So here I am, nearly two years later, hopefully about to finish my bachelor’s degree, going on to do who-knows-what next. Most of my trouble in the past was following what I thought was right for me on the advice of others when I wasn’t sure; if I had merely waited a year or two, or got my associates degree first, I might have had a less troublesome time in college. It’s also sad to say it, but I have learned far more through my own studies than I have in the various courses I’ve taken over the past six years; I feel more like I’m merely meeting arbitrary collegiate requirements than doing anything actually productive.

3. Do you happen to wish you were involved in another scientific field? If so, what one?

Although I wouldn’t say I’m actually involved in any field yet, there is little out there that I wish I did not know something more about. Even in my attempt to gain a broader knowledge of how organisms work, it certainly would be enlightened by a better understanding of physics, chemistry, genetics, cell biology, etc. The problem is that such topics often do not hold my attention, and if I am to gain even a cursory grasp of any it is going to be a long, uphill struggle. I can empathize with Charles Darwin when he wrote;

I attempted mathematics, and even went during the summer of 1828 with a private tutor (a very dull man) to Barmouth, but I got on very slowly. The work was repugnant to me, chiefly from my not being able to see any meaning in the early steps in algebra. This impatience was very foolish, and in after years I have deeply regretted that I did not proceed far enough at least to understand something of the great leading principles of mathematics, for men thus endowed seem to have an extra sense. But I do not believe that I should ever have succeeded beyond a very low grade.

Indeed, at this point I have almost entirely convinced myself that I do not (and cannot) understand mathematics, and I can only imagine the horrors that will befall me when I have to take Precalculus this fall, as well as a year of physics and another semester of chemistry.

Creation Science 101 offered at MPCC

7 05 2007

Chris at Interrogating Nature has the scoop about a creationism course being offered at a community college. The man teaching the course, Jim Garretson, claims that;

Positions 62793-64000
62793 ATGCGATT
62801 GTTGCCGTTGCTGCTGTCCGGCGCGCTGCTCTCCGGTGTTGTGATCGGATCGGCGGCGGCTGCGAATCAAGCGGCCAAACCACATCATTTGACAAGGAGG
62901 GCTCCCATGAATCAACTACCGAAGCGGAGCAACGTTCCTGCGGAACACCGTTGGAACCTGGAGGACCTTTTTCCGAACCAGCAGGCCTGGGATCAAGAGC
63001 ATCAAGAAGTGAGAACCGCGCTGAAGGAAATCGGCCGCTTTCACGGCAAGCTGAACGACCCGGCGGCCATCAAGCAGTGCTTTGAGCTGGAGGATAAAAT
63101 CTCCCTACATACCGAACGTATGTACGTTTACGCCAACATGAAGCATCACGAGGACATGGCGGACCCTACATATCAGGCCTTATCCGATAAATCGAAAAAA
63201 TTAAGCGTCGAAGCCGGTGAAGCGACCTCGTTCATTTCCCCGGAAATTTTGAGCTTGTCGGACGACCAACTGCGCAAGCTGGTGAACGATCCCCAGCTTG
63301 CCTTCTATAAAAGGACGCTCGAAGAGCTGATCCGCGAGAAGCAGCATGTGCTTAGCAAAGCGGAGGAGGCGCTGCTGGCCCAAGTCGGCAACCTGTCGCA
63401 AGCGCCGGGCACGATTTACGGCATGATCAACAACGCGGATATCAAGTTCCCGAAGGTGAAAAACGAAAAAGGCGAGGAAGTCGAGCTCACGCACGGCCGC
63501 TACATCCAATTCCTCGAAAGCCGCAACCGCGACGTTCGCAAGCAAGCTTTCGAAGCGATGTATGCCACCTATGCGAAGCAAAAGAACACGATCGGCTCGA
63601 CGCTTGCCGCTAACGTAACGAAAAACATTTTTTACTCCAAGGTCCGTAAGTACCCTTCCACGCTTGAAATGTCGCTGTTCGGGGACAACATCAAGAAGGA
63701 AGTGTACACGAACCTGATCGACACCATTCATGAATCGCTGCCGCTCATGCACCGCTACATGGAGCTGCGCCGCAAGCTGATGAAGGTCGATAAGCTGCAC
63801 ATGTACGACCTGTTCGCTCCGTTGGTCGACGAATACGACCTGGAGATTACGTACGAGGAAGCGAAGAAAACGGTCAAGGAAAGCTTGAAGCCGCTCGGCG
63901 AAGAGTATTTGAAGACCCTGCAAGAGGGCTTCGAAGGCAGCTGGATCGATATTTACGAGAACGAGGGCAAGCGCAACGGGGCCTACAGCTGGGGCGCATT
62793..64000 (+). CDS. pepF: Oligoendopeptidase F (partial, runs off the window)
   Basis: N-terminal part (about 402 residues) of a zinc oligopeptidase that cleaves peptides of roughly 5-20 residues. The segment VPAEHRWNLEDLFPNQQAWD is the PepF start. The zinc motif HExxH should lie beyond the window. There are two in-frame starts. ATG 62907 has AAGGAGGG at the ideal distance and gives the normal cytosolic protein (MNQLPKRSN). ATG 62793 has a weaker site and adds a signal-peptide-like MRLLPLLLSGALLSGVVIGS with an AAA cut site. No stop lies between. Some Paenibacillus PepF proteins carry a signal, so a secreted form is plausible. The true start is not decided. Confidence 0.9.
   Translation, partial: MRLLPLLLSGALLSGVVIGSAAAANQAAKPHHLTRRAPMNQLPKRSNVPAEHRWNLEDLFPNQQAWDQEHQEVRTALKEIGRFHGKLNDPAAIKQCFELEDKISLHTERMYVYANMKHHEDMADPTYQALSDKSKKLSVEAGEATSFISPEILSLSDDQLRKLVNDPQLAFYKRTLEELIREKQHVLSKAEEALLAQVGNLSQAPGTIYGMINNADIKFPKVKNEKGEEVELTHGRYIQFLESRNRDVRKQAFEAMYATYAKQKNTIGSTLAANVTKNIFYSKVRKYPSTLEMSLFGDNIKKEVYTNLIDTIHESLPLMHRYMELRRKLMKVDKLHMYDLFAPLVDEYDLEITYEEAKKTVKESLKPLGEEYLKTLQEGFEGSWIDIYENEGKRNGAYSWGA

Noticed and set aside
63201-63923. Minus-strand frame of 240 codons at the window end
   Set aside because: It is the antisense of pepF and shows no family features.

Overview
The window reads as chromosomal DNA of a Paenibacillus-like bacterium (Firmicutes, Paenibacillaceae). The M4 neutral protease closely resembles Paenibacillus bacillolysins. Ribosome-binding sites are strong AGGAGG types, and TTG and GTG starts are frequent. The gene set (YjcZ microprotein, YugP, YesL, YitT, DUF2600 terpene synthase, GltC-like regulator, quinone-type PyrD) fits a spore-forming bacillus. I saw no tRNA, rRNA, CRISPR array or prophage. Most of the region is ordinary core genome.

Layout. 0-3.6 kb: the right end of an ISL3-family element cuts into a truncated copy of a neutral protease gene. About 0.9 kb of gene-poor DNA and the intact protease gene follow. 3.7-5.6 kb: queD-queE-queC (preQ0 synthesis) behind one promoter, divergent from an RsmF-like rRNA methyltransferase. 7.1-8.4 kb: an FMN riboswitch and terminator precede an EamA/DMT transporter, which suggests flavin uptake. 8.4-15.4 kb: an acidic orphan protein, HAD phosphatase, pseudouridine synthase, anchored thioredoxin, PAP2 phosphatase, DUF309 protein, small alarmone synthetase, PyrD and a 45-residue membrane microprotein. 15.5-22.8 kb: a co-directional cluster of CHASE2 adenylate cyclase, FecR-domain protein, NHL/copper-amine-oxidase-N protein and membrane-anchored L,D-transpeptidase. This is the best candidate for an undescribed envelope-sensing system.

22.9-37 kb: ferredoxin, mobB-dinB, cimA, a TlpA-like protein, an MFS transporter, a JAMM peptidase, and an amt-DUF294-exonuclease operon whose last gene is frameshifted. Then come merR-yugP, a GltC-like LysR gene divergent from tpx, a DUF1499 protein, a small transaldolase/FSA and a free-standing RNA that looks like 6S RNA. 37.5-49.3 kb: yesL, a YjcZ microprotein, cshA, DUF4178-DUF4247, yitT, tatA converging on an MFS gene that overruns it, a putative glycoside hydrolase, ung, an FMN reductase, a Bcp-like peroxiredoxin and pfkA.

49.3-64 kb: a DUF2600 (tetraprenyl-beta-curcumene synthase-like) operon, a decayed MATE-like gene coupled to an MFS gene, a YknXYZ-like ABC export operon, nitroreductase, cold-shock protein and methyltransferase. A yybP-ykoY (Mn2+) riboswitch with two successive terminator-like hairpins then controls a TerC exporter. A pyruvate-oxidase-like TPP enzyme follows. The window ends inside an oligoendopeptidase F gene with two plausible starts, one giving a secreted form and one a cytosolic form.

I’m not going to attack Evolutionists and I’m not going to try and convert people to the Creationist view, I just want offer a different viewpoint.

A creationist who isn’t going to speak ill of evolutionary scientists and not try to convert anyone to his point of view? That’s funny. I somehow doubt that Garretson will be impersonal and objective as he pontificates about how dinosaurs lived in the Garden of Eden and were brought aboard Noah’s Ark, and I would find it interesting to see if he rails against people like Dawkins, Harris, and Dennett given the recent spate of atheist literature available. I had a look at the website for McCook but I could not find any class schedule or course catalog available to me, so I can’t say whether the course will be count towards science credit, although I would not be surprised if it did. You can contact the MPCC board of governors about this intellectual fumble via

Update the 1st: I did manage to find a MPCC course catalog for 07-08 but Physics 2990 is not listed anywhere. The catalog does mention, however, that a course marked as 2990 is;

A course, seminar, or workshop within a subject area or at a subject level not available in regular catalog courses.

Such a course is reported to give students from 0.5-3 credits depending on course hours (I assume it’s 3 for the creationism course), but I have yet to find anything suggesting that students can receive actual science credit for taking the course (although it is being reported as such by Chris and PZ) outside of it being listed as a Physics course. I too am surprised that such a course would fall under “Physics”, but I assume that this is tacking it on to a particular area of study rather than an accurate description (the summary given in the initial news report made it seem like it was a general seminar dealing with various creationist claims rather than specifically looking at physics, biology, history, or anything that would require the instructor actually opening up a book on such subjects).

But wait, there’s more! In doing some digging I was able to find some editorials about the course, one blasting the course and another supporting it, via the McCook Daily Gazette. The first, written by Dr. Robert I. Price of the University of Nebraska at Kearney, is to the point and even a bit nasty, once again (perhaps) reinforcing the idea that scientists are a bunch of cranky men with doctorates. He writes;

Clearly, no one would ever propose teaching the above-mentioned Chemistry 2990, so why is Mr. Jim Garretson proposing to teach Physics 2990 as described? Perhaps I should conclude, he does not understand what constitutes science. I would be very distressed to learn that he actually does understand what constitutes science. Because, if he actually does understand what constitutes science, then I must conclude that he is guilty of exceptional academic dishonesty! If the first conclusion is true, then he should be supervised by a more competent individual. If the second conclusion is true, then?Mr. Jim Garretson should be relieved of his teaching duties.